What helps me is not taking it too seriously and not aimlessly scrolling all the time because I realize most of my funks come from just scrolling and scrolling. Your brain is processing so much information and comparing yourself to so many different people, and it's very unhealthy. I try to limit my scroll time and just post whenever and put my phone away and go on with my day.
WM: What's your favorite way to deal with tough mental health days?
MD: For me, humor solves everything. If I'm having a bad day, I'll just go to one of my friends to make me laugh and feel better; hanging out with friends helps me.
Sometimes it's just [being] by myself and letting it all out, crying if I need to. I always put on Bob Marley every single time. His music has helped me in so many ways I can't even begin to describe. So I'll just relax [with his music].
And it's funny because I feel like when you're having a panic attack—which I do often—you forget to breathe. It sounds so stupid because of course you're breathing, but you don't realize how by having short breaths, you're making it worse for yourself. So taking a big inhale for a couple of counts and then exhaling does wonders. It sounds so simple and stupid, but that helped.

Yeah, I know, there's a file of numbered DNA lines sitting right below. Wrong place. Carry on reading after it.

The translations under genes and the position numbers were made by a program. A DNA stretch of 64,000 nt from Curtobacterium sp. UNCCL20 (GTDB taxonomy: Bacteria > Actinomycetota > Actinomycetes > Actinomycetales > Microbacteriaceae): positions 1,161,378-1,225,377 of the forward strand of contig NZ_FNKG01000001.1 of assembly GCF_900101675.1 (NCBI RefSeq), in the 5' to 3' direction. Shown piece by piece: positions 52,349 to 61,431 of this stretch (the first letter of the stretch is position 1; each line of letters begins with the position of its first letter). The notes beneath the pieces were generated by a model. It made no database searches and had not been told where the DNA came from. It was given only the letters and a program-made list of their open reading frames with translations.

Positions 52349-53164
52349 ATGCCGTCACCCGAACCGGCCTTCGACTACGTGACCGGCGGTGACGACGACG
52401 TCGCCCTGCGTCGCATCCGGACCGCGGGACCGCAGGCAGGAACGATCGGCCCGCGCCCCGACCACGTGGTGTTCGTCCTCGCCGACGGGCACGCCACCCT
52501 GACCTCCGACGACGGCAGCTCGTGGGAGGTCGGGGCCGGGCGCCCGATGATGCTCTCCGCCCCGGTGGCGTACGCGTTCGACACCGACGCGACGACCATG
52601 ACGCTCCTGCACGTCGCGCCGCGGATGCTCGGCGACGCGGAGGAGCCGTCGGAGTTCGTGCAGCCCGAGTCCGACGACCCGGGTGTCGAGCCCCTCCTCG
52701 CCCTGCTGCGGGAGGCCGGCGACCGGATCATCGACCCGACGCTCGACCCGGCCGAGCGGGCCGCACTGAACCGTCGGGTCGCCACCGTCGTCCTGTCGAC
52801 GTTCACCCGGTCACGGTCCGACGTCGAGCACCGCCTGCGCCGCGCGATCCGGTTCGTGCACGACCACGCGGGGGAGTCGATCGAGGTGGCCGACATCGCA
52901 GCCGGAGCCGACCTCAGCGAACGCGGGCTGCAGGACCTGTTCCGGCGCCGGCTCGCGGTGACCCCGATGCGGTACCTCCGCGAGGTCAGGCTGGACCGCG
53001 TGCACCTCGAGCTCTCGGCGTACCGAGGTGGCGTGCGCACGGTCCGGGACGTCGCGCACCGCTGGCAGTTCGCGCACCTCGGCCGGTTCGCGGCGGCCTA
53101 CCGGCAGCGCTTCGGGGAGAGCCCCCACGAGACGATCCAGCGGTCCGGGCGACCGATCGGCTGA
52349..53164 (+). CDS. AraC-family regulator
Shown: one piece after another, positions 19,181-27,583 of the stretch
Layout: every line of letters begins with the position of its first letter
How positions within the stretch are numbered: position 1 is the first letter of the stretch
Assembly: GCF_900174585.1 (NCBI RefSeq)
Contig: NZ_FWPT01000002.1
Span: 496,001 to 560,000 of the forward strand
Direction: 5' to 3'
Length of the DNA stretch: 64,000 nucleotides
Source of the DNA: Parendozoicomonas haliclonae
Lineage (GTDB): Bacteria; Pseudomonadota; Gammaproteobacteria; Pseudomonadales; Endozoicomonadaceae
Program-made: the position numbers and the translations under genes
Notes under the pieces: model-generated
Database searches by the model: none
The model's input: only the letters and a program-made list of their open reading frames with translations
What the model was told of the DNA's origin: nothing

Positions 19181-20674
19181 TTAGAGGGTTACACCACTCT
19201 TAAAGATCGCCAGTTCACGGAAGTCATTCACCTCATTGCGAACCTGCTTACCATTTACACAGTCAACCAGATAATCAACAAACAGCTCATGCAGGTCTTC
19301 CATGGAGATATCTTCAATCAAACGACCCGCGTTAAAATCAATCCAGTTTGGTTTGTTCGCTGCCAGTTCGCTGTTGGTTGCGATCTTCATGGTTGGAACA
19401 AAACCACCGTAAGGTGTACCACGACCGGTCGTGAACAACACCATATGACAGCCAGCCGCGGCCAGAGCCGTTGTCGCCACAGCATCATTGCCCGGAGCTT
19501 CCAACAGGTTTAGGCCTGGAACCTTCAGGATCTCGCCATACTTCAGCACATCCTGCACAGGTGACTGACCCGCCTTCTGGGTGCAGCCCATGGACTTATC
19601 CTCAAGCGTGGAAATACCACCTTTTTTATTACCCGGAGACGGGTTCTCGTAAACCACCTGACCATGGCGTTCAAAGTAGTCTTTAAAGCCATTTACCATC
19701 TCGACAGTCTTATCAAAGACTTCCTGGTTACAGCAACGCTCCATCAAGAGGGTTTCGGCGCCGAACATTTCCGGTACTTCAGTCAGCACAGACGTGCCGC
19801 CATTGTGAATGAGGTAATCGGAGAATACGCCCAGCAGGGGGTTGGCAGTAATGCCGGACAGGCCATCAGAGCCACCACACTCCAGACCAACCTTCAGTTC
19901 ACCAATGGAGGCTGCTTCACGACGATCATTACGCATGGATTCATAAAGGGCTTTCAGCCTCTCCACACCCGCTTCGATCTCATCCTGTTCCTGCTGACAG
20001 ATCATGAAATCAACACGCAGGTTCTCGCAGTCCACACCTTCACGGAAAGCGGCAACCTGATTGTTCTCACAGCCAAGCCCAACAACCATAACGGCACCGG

WM: What's the best mental health advice you've received?
MD: My dad always says a lot of anxiety comes from the fear of having no control. [Anxiety] could be from a slew of reasons, but a lot of it has to do with uncertainty and control. A lot of times, I'll start trying to over-plan stuff, like years in advance, just to try and protect myself. My dad is always like, “You can't worry about anything until it happens. So right now, just be present and focus on the moment. If anything happens in the future, worry about it then. You have no reason to worry about it right now because it hasn't happened yet.” And I'm like, “Ah, you're right.”
This interview has been edited and condensed for length and clarity.